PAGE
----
The Water of Niagara Falls
Everything you want to know!
Where All The Water Comes From
And other Niagara Falls water questions, answered!
The Great Lakes is the largest freshwater system in the world and also 18% of the world’s water supply
Less than 1% of the water from the Great Lakes is renewable water. The remainder of the water is considered, ‘fossil water’ from the last Ice Age era.
Niagara Falls, Canada, and Buffalo, New York are known for their cold Winters. This creates the renewal of freshwater from precipitation and groundwater.
The foam that forms in the Niagara Gorge near the Falls is due to the calcium and limestone from the eroding rocks of the cliffs.
Niagara Falls sees more than 168,00 cubic meters (6 million cubic feet) over the Falls per minute which is equivalent to about 1 million bathtubs per minute.
The deepest portion of the Niagara River is just below the Canadian Horseshoe Falls. It is so deep it equals the height of the Falls above which is 52 m (170 ft).
The Niagara Gorge extends 11 km (7 miles) from the Falls downstream to the foot of the Niagara Escarpment in Queenston, Ontario.
The Niagara River connects two large bodies of water, Lake Erie, and Lake Ontario.
The Canadian Horseshoe Falls which is the largest of the 3 Niagara Falls waterfalls stands at 53 m (175 ft) and has an elevation of 156 m (511 ft).
The Canadian Horseshoe once had a wide crest forming the letter ‘V’, however, due to erosion, the crest has changed into the shape of a horseshoe.
The waterfalls lie between 27 km (17 miles) from the north-northwest Buffalo, New York to 121 km (75 miles) south-southeast to Toronto between the cities of Niagara Falls, New York and Niagara Falls, Canada.
The Canadian Horseshoe Falls crest line is approximately 670 m (2,200 ft) wide.
The American Falls stands between 21 to 34 m (70 to 110 ft) tall. With a crest line of approximately 260 m (850 ft) wide.
The Bridal Veil Falls is the smallest of the waterfalls located to the right of the American Falls in Niagara Falls, New York. The Bridal Veil Fall stands at 55 m (181 ft).
The Niagara Whirlpool is a basin in the Niagara River that is 518 m (1,700 ft) long by 365 m (1,200 ft) wide. The depth of the whirlpool is 38 m (125 ft).
The Niagara Whirlpool is just as admired as the Niagara Falls themselves as the water spins counter clockwise offering a reversal phenomenon. When the Niagara River is at a full flow it travels over the rapids and into the pool spinning counter clockwise and then eventually out towards its natural outlet.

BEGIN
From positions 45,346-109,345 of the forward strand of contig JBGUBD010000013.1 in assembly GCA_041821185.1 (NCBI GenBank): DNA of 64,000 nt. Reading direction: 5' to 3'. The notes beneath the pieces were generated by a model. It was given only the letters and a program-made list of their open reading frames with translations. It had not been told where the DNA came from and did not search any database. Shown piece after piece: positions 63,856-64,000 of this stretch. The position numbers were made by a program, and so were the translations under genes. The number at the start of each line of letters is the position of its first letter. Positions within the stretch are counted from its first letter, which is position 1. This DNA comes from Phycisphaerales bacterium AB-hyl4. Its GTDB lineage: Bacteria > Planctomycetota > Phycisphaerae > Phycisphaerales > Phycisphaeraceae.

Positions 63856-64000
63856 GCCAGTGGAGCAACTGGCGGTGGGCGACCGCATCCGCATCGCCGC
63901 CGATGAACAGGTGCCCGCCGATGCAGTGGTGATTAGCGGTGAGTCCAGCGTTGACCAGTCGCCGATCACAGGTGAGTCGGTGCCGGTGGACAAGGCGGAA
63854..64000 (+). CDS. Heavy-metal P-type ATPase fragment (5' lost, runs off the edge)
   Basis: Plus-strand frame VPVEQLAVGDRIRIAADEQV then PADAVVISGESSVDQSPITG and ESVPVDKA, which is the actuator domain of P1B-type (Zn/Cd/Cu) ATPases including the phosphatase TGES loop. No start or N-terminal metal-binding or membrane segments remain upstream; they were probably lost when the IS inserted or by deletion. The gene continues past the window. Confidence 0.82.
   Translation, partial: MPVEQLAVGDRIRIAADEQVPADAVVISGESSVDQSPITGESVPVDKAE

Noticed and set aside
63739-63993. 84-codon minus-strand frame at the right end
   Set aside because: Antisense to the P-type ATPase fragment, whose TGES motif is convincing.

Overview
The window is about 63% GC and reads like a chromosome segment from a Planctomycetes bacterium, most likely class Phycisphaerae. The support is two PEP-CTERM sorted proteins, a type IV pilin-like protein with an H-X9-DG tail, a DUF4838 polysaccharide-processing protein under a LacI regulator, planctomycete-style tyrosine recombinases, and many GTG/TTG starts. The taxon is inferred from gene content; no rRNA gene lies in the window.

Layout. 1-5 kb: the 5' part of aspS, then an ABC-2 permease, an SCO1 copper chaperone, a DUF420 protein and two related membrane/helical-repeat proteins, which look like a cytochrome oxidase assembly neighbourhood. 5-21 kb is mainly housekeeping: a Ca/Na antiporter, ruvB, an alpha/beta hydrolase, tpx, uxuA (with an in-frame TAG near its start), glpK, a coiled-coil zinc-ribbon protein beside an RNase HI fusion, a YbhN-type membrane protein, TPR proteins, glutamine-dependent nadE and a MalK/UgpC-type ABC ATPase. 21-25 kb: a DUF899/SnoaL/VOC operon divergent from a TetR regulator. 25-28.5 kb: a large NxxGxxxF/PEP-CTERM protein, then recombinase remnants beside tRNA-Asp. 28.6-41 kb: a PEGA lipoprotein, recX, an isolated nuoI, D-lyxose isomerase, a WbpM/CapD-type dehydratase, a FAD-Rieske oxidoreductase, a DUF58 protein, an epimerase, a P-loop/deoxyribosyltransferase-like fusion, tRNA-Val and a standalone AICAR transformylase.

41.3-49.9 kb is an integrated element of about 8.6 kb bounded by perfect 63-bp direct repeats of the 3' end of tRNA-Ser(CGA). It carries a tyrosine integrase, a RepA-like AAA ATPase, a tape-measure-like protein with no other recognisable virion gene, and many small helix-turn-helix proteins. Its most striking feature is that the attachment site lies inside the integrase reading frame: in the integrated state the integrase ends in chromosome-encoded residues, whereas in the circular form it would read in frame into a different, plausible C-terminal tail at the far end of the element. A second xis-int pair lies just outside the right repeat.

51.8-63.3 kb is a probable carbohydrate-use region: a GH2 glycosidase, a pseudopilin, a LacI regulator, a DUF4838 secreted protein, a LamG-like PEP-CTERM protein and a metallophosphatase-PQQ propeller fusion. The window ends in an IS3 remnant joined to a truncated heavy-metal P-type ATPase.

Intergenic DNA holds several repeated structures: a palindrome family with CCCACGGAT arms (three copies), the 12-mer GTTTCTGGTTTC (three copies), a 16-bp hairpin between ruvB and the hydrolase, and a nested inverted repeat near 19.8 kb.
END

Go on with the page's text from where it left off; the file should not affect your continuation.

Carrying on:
The water from Niagara Falls travels from Lake Erie, located above the Canadian Horseshoe Falls, plummeting over the crest line into the Niagara River. From here it flows through the lower end of the Niagara River, connecting to Lake Ontario followed by the St. Lawrence River and finally out to the Atlantic Ocean.
Some of North America’s largest rapids are located on the Niagara River. The rapids above the Canadian and American Falls travel at 40 km/hr (25 mph). The rapids below the Falls are called ‘The Whirlpool Rapids’ and travel at a speeds of 48 km/hr (30 mph).
The fastest rapids in Niagara are located at the Falls themselves and travel at 106 km/h (68 mph).
In the last 12,500 years since Niagara Falls was created the waterfalls have moved back several kilometres making Niagara Falls the fastest moving waterfalls in the world.
Terrapin Point, once known as Terrapin Rocks, is located in Niagara Falls, New York just northwest of Goat Island and is located beside the Canadian Horseshoe Falls.
In the mid-twentieth century, Terrapin Rocks was a group of rocks at the brink of the Falls disconnected from Goat Island.
In 1983, the United States Army Corps of Engineers blasted away 25,000 tons of rock adding more landfill.
In the 19th century, Table Rock was considered the only observation point for visitors to see the Falls up close. In 1818, the first part of the Falls collapsed followed by a second and third collapse in 1828 and 1829.
Table Rock is a popular site for tourists to overlook the Falls. It is quite popular in the winter months when the mist of the Falls freezes around the Falls and on the rocks creating beautiful one-of-a-kind ice formations.